BOY GETS GIRL (Off–West End). The Graduate’s romantic endorsement of stalking is referred to — specifically, and critically — in Rebecca (Spinning Into Butter) Gilman’s new American play, here on the bounce from New York and Chicago. Uptight, career-driven Theresa (Katrin Cartlidge) is goaded into a blind date with the affable if cloddish Tony (Demetri Goritsas). Alas, nice though he seems, she’s not convinced they have much in common. But Tony’s just a guy who can’t hear no; he delivers flowers to her office the next day, and begins leaving increasingly perverse and threatening phone messages. Gilman’s melodrama recalls William Mastrosimone’s Extremities, though rather than exploiting, even enjoying, the plight of her victim, as Mastrosimone’s play did, Gilman uses it as a canvas to paint a fundamental distance, and distrust, between men and women. Ian Rickson directs a British cast who portray Americans flawlessly. Royal Court Theatre Downstairs, Sloane Square, SW1; Sloane Square Underground; through December 15. Call 011-44-207-565-5000, or visitwww.royal courttheatre.com.
CAT ON A HOT TIN ROOF (West End). Ned Beatty’s Big Daddy is to Tennessee Williams’ classic what Brian Dennehy’s Willy Loman was to Death of a Salesman in the revival seen at the Ahmanson last year, a masterful, robust — if by-the-numbers — rendition. Which also describes Anthony Page’s production. Brendan Fraser’s magnetic, muscular Brick floating on one crutch around a massive, symbolic bed on his countless excursions to an upstage bar, is a majestic, balletic performance, a monument to understatement, a quiet, earth-moving rumble as Brick slides into inebriation — even as Williams states and restates his jokes and poetic ironies with redundant force. Frances O’Connor, meanwhile, transforms Maggie the Cat into a gazelle. The cumulative impact is strikingly elegant and at times thunderous, though the surprises are few. Lyric Shaftesbury, Shaftesbury Avenue, W1; Piccadilly Circus Underground; through January 12. Call 011-207-494-5045.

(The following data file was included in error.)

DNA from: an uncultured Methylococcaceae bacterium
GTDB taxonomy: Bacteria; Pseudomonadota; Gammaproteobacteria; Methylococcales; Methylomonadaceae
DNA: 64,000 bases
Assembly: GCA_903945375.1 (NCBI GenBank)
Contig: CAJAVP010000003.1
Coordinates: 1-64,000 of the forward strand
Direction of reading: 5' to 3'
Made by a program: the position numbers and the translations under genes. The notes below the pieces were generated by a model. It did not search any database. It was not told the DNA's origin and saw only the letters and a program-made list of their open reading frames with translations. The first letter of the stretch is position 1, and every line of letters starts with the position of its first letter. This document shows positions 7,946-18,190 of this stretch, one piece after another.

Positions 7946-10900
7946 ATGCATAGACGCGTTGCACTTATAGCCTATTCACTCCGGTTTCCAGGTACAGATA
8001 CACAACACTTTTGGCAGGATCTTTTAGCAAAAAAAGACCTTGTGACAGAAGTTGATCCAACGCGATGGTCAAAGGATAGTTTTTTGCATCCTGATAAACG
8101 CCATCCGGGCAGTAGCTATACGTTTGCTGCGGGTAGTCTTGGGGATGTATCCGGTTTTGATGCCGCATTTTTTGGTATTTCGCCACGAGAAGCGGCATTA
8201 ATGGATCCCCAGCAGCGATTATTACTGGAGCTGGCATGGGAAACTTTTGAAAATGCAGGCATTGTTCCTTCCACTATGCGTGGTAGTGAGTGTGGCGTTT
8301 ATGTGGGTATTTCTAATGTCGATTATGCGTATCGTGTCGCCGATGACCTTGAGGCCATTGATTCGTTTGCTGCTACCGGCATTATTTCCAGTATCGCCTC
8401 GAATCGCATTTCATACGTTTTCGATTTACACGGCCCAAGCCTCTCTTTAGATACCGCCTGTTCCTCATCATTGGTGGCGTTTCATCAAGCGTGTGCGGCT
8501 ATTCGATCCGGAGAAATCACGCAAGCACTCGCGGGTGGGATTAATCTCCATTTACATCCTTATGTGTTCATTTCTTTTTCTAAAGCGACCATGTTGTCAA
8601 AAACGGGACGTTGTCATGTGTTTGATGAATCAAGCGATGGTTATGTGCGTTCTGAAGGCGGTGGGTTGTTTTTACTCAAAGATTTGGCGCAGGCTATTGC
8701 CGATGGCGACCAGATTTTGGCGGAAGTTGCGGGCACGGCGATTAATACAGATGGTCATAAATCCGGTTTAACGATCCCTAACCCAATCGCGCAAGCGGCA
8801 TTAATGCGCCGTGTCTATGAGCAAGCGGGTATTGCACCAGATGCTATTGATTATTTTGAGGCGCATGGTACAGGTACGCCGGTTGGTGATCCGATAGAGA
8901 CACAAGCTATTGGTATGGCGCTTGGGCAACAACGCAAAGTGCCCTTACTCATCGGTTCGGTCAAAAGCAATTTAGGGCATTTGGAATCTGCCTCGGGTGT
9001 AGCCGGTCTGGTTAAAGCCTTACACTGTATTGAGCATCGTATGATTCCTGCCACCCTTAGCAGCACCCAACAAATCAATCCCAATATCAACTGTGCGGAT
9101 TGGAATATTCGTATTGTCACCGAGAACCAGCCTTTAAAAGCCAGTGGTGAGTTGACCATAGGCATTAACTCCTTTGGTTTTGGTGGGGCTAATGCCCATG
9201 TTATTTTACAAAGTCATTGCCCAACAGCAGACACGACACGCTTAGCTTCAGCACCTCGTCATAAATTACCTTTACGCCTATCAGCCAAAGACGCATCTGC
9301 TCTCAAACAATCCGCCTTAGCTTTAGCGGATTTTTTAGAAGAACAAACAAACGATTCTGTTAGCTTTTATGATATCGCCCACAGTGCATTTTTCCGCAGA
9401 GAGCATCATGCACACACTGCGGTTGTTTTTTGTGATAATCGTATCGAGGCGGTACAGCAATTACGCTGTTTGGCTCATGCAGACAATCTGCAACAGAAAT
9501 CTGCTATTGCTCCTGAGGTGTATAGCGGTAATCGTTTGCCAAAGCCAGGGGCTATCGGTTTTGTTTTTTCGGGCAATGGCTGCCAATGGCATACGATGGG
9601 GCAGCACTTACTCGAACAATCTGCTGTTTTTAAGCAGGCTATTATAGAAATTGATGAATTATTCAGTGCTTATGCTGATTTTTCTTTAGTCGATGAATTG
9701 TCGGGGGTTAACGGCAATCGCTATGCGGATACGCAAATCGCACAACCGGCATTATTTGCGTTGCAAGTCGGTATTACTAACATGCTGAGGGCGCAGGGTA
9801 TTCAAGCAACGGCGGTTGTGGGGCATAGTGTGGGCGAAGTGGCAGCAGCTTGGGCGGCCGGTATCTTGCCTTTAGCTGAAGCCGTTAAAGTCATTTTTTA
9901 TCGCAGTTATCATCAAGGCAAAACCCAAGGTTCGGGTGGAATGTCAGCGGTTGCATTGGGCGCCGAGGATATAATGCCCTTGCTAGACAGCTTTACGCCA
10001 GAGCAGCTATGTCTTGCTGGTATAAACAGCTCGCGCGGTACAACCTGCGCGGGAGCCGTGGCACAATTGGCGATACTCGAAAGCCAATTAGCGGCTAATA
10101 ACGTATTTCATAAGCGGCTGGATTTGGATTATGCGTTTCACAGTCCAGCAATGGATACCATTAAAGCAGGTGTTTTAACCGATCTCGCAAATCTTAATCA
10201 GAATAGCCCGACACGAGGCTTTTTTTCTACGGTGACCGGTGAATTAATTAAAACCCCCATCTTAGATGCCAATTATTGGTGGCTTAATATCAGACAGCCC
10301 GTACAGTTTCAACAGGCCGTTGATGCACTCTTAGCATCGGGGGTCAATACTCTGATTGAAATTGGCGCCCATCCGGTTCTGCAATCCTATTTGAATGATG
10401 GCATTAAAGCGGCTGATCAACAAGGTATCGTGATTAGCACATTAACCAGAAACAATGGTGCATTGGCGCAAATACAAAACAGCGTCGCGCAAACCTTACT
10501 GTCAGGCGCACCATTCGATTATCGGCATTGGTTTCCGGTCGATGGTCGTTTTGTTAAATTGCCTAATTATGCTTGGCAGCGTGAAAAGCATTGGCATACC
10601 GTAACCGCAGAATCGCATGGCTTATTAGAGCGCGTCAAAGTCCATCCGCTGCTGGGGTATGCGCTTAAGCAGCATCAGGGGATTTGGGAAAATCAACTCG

GERTRUDE AND ALICE: A LIKENESS TO LOVING (Off–West End). Imported from New York’s Foundry Theater, writer-performers Lola Pashalinski and Linda Chapman’s piece about the life and love of Gertrude Stein and Alice B. Toklas — in this ever-so-tender choreographed staging by Ann Bogart — is more poem than play, a fiction that slides between first and third person, riding on the tug and pull between sentimentality and the cool whimsy that keeps it at bay. Despite twinges of awkwardness, Pashalinski gets to the heart of what it means to be an abstract writer, neglected if not actually scorned, and meditates effectively upon the capriciousness of fame. Drill Hall, 16 Chenies St., WC1; Goodge Street Underground; through December 1. Call 011-44-207-637-8270.
P.S.: Don’t forget to take the eight-hour time differential into account when phoning for reservations.